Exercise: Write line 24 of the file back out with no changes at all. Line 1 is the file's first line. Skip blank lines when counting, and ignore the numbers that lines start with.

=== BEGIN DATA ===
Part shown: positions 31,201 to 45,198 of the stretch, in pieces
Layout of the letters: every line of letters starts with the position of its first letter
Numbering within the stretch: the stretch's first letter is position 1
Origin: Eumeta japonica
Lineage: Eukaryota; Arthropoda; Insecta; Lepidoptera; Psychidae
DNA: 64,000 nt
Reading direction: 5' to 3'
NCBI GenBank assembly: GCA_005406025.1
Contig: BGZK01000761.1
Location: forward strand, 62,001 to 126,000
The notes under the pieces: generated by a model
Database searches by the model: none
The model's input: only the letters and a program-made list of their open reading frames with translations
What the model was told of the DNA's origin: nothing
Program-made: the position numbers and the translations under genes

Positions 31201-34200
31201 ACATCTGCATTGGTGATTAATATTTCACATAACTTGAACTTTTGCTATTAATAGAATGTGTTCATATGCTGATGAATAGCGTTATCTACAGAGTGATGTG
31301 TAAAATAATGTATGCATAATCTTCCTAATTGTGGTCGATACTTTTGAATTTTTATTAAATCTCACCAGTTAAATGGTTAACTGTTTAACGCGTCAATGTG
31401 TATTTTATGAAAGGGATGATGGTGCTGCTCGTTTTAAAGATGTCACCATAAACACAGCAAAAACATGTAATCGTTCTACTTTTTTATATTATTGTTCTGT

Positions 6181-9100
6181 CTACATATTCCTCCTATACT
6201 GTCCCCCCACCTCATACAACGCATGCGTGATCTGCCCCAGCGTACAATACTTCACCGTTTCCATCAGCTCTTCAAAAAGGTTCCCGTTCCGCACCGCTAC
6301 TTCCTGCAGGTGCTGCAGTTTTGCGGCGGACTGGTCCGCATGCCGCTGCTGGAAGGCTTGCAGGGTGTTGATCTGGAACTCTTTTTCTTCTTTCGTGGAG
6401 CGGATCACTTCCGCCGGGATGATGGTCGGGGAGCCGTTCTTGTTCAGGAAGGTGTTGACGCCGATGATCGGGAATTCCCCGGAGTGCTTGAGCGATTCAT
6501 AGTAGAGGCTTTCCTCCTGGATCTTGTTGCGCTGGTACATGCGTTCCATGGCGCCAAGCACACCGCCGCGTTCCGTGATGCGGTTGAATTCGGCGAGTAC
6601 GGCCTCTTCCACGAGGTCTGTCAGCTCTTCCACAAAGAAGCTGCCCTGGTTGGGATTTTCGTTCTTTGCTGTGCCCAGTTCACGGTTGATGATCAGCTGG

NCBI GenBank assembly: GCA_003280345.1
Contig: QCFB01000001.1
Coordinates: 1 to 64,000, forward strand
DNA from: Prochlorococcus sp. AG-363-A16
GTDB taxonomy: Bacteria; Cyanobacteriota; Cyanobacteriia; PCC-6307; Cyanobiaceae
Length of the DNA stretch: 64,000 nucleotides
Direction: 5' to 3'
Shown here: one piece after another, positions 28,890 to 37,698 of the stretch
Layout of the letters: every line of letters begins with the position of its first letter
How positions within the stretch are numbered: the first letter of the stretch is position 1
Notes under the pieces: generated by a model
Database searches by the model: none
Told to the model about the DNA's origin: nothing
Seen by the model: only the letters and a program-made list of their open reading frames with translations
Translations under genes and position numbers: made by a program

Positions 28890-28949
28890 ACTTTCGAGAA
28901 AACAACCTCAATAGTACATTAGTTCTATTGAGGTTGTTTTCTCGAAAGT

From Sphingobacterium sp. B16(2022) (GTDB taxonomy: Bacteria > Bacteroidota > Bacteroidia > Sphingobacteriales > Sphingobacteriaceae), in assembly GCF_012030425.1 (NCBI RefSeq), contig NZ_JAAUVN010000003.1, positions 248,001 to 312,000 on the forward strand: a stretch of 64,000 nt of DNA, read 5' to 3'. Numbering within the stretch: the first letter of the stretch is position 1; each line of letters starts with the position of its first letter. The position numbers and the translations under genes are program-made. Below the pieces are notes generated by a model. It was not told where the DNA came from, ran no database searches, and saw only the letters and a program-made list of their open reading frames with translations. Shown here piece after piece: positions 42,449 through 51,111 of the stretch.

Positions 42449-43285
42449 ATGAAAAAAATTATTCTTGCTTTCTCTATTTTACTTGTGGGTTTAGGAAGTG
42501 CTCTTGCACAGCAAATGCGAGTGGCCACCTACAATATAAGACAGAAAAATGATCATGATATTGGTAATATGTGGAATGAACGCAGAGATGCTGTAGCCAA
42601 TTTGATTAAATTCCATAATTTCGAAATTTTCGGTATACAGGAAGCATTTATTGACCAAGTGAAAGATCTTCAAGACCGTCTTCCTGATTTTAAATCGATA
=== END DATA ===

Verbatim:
6401 CGGATCACTTCCGCCGGGATGATGGTCGGGGAGCCGTTCTTGTTCAGGAAGGTGTTGACGCCGATGATCGGGAATTCCCCGGAGTGCTTGAGCGATTCAT